SEARHC hosts 'Nolan the Colon' for Southeast tour

Susea Albee and her son take a tour of Nolan the Colon, an educational exhibit that shows different stages of colon health. March is colorectal cancer awareness month and Nolan will be available for viewing in some Southeast communities.

Nolan the Colon is coming to Southeast Alaska this spring. The SouthEast Alaska Regional Health Consortium (SEARHC) will host “Nolan the Colon” for a tour of Juneau, Skagway and Yakutat during March and April.


Nolan the Colon is an inflatable, interactive super colon, standing more than 10 feet tall and 25 feet long, designed to raise awareness about the importance of colorectal cancer screening. Nolan is big enough for people to walk through, so they can see what a healthy colon looks like and see how precancerous polyps can grow to become colorectal cancer. Colorectal cancer (cancer of the colon or rectum) ranks among the leading causes of death for Alaska Natives, and Natives are twice as likely to be diagnosed with colorectal cancer as non-Natives.

The tour opens on Thursday through Saturday, March 22-24 (the last three days of the Gold Medal basketball tournament) when Nolan will be at Juneau-Douglas High School while games are in progress. The SEARHC Colorectal Cancer Screening Program will hold daily drawings for door prizes while Nolan is in Juneau.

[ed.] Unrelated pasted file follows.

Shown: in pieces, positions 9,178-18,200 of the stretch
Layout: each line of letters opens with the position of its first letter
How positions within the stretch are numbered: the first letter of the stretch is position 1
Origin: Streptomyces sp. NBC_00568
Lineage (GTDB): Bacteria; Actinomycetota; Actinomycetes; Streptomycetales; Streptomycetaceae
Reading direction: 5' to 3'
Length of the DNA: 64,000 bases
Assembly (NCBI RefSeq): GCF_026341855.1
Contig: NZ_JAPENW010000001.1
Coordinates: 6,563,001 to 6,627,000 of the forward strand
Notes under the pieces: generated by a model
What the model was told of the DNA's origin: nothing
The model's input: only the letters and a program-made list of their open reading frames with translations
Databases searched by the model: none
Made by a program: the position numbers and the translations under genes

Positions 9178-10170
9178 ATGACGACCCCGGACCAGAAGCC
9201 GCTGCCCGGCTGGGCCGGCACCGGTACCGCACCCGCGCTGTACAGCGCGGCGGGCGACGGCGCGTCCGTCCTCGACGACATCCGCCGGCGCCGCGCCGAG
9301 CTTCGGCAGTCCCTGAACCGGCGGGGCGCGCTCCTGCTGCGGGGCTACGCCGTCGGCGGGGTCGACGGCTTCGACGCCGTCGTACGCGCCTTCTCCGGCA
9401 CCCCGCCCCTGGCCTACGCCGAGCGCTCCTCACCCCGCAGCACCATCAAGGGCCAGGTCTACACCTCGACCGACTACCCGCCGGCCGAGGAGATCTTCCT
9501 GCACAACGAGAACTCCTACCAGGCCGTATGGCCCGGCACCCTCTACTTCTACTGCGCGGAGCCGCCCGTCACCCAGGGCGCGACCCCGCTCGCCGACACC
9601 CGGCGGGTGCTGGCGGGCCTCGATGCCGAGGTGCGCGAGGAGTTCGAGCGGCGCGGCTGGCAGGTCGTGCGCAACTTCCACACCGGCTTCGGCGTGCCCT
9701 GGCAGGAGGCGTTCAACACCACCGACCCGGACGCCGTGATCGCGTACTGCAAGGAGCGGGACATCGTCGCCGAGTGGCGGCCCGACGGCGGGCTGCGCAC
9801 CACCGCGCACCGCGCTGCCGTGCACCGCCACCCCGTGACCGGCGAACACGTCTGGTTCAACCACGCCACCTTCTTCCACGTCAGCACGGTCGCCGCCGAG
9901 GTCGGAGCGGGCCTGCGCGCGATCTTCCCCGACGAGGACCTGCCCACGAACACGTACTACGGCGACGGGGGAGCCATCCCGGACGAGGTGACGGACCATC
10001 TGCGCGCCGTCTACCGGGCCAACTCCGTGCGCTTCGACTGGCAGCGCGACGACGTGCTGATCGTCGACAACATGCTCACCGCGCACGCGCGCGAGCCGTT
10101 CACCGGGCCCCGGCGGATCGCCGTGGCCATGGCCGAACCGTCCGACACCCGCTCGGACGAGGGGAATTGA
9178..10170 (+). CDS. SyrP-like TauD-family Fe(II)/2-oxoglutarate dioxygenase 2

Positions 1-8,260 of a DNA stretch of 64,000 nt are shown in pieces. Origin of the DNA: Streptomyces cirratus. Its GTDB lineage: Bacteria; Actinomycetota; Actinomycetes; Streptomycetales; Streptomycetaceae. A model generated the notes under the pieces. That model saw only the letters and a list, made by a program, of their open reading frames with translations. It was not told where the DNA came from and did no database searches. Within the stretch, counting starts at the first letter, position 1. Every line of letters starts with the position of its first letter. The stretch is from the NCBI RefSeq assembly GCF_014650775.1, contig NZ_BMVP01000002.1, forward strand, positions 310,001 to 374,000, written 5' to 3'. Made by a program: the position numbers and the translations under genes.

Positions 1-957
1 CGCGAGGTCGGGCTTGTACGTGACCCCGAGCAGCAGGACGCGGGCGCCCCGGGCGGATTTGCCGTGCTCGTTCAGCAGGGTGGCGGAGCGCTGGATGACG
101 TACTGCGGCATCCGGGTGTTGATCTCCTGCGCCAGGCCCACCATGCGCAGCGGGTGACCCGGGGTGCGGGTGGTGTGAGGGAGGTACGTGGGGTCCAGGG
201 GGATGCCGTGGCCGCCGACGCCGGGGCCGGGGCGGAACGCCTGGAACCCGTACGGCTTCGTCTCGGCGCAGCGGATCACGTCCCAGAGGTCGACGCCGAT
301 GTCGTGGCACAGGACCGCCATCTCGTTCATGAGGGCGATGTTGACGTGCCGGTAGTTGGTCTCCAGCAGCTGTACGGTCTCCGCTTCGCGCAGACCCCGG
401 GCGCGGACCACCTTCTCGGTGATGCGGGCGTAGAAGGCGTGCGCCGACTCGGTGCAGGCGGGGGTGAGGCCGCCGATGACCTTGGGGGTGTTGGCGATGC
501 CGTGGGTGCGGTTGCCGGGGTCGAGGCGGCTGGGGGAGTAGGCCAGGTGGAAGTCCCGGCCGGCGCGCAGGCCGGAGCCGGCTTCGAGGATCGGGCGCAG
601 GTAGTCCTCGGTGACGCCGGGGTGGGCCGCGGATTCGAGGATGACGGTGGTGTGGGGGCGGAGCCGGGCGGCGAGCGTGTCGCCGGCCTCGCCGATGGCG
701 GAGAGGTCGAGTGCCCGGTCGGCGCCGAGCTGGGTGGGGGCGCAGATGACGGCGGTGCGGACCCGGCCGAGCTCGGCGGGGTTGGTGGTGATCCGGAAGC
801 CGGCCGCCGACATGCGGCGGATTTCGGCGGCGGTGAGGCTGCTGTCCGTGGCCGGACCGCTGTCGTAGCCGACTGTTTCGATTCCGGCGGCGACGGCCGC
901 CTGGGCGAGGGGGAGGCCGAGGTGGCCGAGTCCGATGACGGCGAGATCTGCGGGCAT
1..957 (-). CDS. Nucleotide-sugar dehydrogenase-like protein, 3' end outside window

The next stop on the tour is the Skagway Community Health Fair from 8 a.m. to noon on Saturday, April 14, at the Skagway Recreational Center. Nolan then goes to the Yakutat Community Health Fair from 8 a.m. to noon on Saturday, April 21, at Yakutat High School.

Colorectal cancer is one of the easiest cancers to prevent with a healthy lifestyle and appropriate screening. Colorectal cancer usually is found in people age 50 or older, but younger people also can get it. The risk for colorectal cancer is higher for people who are obese or eat diets with lots of red meat or processed foods. Heavy alcohol use, tobacco use and exposure to secondhand smoke also can increase the risk.

The early stages of colorectal cancer have few symptoms, which makes screening more important. Precancerous polyps can be detected and removed during screening, before they become cancer. All adults age 50 or older should talk with their medical provider about screening, and so should younger adults who have a personal or family history of colorectal cancer or bowel diseases.

For more information about Nolan the Colon’s Southeast tour, please call SEARHC WISEWOMAN Women’s and Colorectal Health Programs Coordinator Nancy Jo Bleier at 966-8849. For more information about colorectal cancer and the SEARHC Colorectal Cancer Screening Program, talk to your SEARHC medical provider or call 966-8541. Owned by the Alaska Native Tribal Health Consortium Cancer Program and the Alaska Colorectal Cancer Partnership, Nolan the Colon travels the state to educate people about colorectal cancer and the importance of getting screened.


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